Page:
The Fresh Loaf

A Community of Amateur Bakers and Artisan Bread Enthusiasts.

Fat And Cornbread

charbono's picture

Fat And Cornbread


In addition to a generous amount of fat to grease the pan (which I understand), most cornbread recipes call for about 2 tbs of fat per cup of flour or meal in the batter. That's huge! Why? The reasons I've seen include "draws out the flavor of the corn", " keeps it moist", or "not as crumbly". None of those reasons is convincing. What am I missing?




clazar123's picture

It really depends on how you make or like your cornbread. Traditional, deep south cornbread is pretty much corn meal, water or milk, and salt. A little fat if available. Pretty crumbly and dry but meant to soak up  "pot liquor". A lot of saliva needed  to get the corn flavor.

More modern recipes call for a lot of enrichments-milk, fats,sugars or even creamed corn (lots of sugars in that can). "Cornbread" is more cakelike than bread like.

Make it how you like to eat it. I prefer the sweeter,enriched version. A little butter and honey and you have a lot of Yum!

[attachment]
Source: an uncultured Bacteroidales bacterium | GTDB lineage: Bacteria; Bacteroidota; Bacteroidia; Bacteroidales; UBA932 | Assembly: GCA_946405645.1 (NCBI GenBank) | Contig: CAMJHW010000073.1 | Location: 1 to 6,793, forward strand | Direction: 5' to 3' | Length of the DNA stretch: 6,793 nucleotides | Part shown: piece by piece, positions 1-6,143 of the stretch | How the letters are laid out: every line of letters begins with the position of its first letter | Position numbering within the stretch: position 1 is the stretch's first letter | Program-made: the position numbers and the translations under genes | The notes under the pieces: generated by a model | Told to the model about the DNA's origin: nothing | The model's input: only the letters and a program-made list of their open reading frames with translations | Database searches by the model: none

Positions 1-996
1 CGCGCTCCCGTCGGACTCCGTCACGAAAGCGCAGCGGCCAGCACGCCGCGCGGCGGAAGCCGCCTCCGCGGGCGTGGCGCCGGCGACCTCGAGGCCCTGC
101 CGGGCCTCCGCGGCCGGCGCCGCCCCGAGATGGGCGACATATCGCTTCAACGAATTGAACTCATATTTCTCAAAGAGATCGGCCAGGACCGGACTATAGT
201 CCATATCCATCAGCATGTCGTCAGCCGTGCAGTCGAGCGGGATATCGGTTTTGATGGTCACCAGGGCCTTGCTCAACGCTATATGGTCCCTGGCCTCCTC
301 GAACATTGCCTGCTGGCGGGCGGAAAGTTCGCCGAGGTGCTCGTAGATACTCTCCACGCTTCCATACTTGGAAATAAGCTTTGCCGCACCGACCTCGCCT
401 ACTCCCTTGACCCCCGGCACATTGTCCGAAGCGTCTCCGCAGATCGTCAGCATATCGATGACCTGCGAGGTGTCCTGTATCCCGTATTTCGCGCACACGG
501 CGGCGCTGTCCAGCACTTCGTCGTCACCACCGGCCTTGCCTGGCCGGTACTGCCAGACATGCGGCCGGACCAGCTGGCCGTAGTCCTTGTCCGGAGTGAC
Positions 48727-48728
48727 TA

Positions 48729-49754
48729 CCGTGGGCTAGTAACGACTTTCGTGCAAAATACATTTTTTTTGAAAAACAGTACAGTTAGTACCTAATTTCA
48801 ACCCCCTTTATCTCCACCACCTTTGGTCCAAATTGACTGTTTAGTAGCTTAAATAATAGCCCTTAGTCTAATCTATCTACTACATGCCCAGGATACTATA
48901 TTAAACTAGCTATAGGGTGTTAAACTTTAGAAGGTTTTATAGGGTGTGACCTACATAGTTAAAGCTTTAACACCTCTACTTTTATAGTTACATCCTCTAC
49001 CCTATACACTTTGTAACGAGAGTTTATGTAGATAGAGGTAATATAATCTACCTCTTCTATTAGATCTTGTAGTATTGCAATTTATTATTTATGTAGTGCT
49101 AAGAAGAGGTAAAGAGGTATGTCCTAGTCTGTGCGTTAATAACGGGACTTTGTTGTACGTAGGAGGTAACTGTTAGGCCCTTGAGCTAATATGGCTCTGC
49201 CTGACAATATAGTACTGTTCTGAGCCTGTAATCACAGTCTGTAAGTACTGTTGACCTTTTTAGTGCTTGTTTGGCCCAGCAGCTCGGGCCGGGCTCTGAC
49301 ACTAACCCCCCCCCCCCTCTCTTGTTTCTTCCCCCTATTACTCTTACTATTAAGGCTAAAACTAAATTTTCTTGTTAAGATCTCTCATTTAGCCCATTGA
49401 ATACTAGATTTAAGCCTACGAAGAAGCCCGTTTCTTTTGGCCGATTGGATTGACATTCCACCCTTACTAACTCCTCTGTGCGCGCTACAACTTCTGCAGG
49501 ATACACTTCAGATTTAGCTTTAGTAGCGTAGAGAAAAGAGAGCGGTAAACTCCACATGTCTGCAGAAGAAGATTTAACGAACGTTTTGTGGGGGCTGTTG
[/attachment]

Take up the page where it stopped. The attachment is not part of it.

idaveindy's picture

... it's what's for dinner.

charbono's picture

Was just reviewing my 1950 edition of Betty Crocker's Picture Cook Book. It has a recipe of Southern cornbread with no added fat (or sugar), but the egg is high, at 1 egg per cup of flour. Its Ohio and Kentucky cornbread recipes have 2 tbs of fat per cup of flour.

The real puzzlers are the black skillet recipes of Anson Mills and Carol Deppe (The Resilient Gardener). Anson and Deppe emphasize appropriate, flavorful, open-pollinated varieties of corn. However, their recipes have so much fat that it would overwhelm the flavor of the corn.

Dunross's picture

There is cornbread and there is cornbread and it can vary quite a lot by the region of the country it originated from.

My family is from the U.S. south so corn bread has been a regular for us since forever.  We don't add additional fat beyond what we use to grease the pan.  Ordinarily a couple of tablespoons of bacon grease, butter, cooking oil, butter, whatever in the pan heated on the stove then pour in the batter (It should sizzle a bit) and into the oven.

They're not strictly necessary, but I like to use eggs in mine, occasionally enough that it becomes more of a spoonbread than a proper cornbread.  Some folks like a tablespoon of sugar or two, others do not.  It's a personal taste.  In MY opinion the one ingredient that is not added is wheat flour in any amount.  Others however grew up doing just that.